|Jerry and Dan fought the law. And the law won. (Getty Images)|
The NFL took away chunks of cap space from the Cowboys and Redskins ($10 million and $36 million, respectively) because of front-loaded contracts handed out during the uncapped year in 2010. The two teams appealed to an arbitrator, but the NFL announced Tuesday that the appeal was dismissed.
According to NFL general counsel Jeff Pash, speaking to media at the owners meetings in Atlanta, Professor Stephen Burbank dismissed the grievance filed by Washington and Dallas.
Jerry Jones and Dan Snyder made it clear that they would fight the NFL's decision, and at the end of March, the two teams filed their grievance against the NFL and NFLPA with Burbank. On Tuesday, they made it clear they wouldn't pursue additional legal actions against the NFL.
"We pursued our salary cap claim pursuant to the CBA and we respect and will abide by the arbitrator's decision to dismiss," the Cowboys and Redskins announced in a joint statement. "We will continue to focus on our football teams and the 2012 season."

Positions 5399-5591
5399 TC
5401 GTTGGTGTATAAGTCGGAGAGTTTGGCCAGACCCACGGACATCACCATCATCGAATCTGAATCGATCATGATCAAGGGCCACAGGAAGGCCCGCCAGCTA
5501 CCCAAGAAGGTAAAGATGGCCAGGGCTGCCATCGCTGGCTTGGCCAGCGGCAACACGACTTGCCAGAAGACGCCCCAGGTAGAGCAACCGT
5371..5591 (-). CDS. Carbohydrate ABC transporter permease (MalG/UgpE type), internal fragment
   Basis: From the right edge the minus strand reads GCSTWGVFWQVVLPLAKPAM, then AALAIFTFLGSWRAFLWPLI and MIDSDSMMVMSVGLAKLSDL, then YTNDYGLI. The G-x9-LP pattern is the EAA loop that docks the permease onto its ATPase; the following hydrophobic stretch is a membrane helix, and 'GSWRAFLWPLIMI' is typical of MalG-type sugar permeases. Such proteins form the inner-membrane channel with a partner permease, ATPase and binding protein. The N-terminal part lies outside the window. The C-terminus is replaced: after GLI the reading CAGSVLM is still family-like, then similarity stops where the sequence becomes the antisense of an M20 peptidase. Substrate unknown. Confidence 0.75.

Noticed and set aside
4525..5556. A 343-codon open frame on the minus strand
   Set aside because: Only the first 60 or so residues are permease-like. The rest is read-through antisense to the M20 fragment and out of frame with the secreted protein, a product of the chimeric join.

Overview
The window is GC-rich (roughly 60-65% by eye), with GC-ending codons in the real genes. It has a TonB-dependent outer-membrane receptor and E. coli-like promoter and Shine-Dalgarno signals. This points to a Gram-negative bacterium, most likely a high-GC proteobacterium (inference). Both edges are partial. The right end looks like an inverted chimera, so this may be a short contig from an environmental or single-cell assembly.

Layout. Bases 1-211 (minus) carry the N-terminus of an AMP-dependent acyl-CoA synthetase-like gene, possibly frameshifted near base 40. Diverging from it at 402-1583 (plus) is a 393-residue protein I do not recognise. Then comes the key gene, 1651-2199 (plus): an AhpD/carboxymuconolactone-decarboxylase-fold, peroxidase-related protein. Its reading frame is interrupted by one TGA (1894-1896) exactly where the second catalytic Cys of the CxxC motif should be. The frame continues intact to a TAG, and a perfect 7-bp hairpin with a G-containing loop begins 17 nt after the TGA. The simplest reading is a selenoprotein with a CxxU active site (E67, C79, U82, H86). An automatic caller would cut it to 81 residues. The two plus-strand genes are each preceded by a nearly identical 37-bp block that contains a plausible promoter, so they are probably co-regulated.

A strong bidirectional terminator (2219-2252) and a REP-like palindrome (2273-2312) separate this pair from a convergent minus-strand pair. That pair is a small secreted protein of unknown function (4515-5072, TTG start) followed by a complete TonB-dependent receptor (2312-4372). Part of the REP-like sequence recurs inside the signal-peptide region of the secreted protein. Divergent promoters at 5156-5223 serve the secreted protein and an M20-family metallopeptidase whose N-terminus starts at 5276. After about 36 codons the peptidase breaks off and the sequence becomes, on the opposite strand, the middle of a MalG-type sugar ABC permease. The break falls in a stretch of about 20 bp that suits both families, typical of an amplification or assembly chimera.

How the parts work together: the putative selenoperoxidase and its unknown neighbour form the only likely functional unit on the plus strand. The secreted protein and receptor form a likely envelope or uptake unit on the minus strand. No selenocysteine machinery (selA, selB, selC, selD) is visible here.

They then continued with the legal procedure despite the owners voting 29-0 to impose the cap penalties against the two teams, but that legal procedure has hit the proverbial wall with Burbank's dismissal.
It will be interesting to see Burbank's reason for the dismissal. Did he decide that Roger Goodell has absolute authority over salary-cap issues? Or did he simply believe that the NFLPA and NFL agreeing to impose the penalties (coupled with the owner vote) constituted enough of an agreement from all parties involved to doom the Redskins and Cowboys case?
If it's the latter, well, it makes sense. Dallas and Washington can be as angry as they want, and the decision might very well represent collusion at some level, but everyone except the Redskins and Cowboys agreed to these penalties, even if it was after the fact.
If it's the former reason, it means that Goodell was just given the equivalent of Mario's super mushroom from Burbank in terms of his personal jurisdiction over NFL-related issues. Regardless, it's a significant boost of power for the Commissioner.
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